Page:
We had Swag Bags filled with Galley's, gifts, and goodies; A tasty breakfast; and informative panel interviews on blogging.
Maureen Johnson, a YA author, was the Keynote Speaker, and she was fabulous. Very funny, very chatty.
Then Ron Hogan, formerly of Houghton Mifflin Harcourt, led the convention by discussing Professionalism and Ethics in Blogging. He asked us to think about the following things:
What binds you to your readers?
What is your focus?
Where are you pointing your readers?
What new perspective do you bring your readers?
Do you know the territory?
What do your readers do next?
After a yummy lunch of deli sandwich's and meeting more really cool people, we listened to discussions on Writing and Building Content:
How do we find a voice, as bloggers, and remain true to it?
Using regular features or a blog series to keep the readers coming back?
During the Marketing Hour (my favorite), we covered:
Building and reaching out to the Blogging Community
Making our blog into a Brand
Using the RSS feed for accessibility
And whether STATS are important to us
I liked this one best because it covered the things I feel I struggle most with. I don't like following or blogging those viral meme's that everyone seems to be pushing (not that there is anything wrong with them, mind you), and I haven't yet had any regular series or theme to my blog, which worried me a bit. So I felt the panel gave me lots of things to think about, which I greatly appreciated.
The next panel was on Blogging with Social Responsibility - using your blog to raise awareness, fund raise, or just plain old vent with people who share your ideas. They covered Platforming and Community, and one topic drew alot of conversation from the group - Racism in Publishing: from people of color to gay and lesbian struggles. It was wonderful to hear how people use their blogs to advocate for equal rights when it comes to publishing and being represented fairly.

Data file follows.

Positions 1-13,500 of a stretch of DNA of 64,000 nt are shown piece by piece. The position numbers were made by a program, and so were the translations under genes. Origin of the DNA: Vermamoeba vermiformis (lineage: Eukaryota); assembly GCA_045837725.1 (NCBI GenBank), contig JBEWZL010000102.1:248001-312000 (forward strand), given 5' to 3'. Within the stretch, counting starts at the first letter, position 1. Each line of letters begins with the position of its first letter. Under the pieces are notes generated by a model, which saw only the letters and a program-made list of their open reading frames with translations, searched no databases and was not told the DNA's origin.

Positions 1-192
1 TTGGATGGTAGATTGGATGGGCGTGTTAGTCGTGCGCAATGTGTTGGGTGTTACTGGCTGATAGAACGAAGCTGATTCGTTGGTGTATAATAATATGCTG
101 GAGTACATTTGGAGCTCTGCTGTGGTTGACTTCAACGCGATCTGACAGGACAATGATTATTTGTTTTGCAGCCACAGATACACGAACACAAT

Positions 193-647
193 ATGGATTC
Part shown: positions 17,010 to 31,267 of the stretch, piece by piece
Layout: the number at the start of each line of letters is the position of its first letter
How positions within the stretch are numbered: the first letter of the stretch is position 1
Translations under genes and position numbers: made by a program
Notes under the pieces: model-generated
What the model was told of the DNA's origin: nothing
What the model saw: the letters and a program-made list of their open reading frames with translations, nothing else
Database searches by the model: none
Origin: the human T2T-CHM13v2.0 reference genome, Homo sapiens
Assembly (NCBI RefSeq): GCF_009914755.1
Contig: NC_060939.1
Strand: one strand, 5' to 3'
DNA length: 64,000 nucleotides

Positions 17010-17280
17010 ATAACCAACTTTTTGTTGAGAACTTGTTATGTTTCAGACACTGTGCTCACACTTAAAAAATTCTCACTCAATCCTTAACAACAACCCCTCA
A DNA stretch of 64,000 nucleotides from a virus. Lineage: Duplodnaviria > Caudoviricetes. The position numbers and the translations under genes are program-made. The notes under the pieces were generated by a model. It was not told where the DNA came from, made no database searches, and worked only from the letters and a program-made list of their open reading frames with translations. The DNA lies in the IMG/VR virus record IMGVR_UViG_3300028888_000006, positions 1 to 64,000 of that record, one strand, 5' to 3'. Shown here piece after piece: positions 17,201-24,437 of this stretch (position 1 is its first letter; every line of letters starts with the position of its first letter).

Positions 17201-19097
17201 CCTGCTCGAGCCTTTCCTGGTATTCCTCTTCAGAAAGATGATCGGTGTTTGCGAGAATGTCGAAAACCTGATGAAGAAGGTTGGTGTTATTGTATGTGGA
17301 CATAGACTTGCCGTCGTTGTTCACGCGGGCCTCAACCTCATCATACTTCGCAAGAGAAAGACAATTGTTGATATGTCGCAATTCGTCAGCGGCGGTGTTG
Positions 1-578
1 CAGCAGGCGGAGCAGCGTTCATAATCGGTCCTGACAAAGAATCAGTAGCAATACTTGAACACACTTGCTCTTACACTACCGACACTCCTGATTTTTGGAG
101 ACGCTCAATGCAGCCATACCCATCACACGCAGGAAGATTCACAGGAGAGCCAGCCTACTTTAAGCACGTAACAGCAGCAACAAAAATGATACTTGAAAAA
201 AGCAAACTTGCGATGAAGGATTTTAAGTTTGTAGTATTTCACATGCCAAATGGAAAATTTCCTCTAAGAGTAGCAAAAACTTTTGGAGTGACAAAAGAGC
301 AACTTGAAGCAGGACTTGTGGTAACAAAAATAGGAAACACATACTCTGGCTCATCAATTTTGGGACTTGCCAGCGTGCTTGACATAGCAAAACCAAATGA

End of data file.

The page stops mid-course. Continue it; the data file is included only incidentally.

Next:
The final panel discussion covered the Impact of the Relationship Between Authors and Bloggers. It was refreshing to hear the panel talk about how they felt authors were unreachable, like movie stars, when they all first began blogging. Because I had felt the same way many years ago, when I first started TNBBC on Goodreads. I enjoyed listening to their experiences.
They also discussed the differences between positive and negative reviews, and having to write a negative review for authors that you know personally. While this is not something that I struggle with myself, it seemed there were many bloggers who did. So I thought it was great of them to talk about it.
I had to bite my tongue at the end however, when the topic veered over to self published authors. There seemed to be this unfair stigma where some bloggers would rather not read self published works without proof of references and reviews, and even sample chapters. I adore many self published authors, and don't view their work any differently than mass produced best sellers.
Please don't misunderstand me, the conversation was not bashing self published authors, by any means. I just got the feeling that the bloggers on the panel just had not had enough experience with that type of publishing to speak well on the topic.
I met Avis, who very recently won one of my blog giveaways for The Map of True Places. That was really exciting. She blogs at she reads and reads.
To Sum It All Up
Ahhhh.. sorry for being so long winded. That is not usually like me.
It was such an exciting time for me, hanging out with people who love and obsess over the same things I do. Being around people who's first question to you after your introduce yourself is "Who do you like to read?". I was in heaven and I am very sad to see it all come to an end. Now it's back to real life. Laundry, dishes, bills, work... they are all sitting here waiting for me.
But at least I have my new friends, and their business cards, as well as all these new shiny galleys waiting to be read!!!!
Until next year.....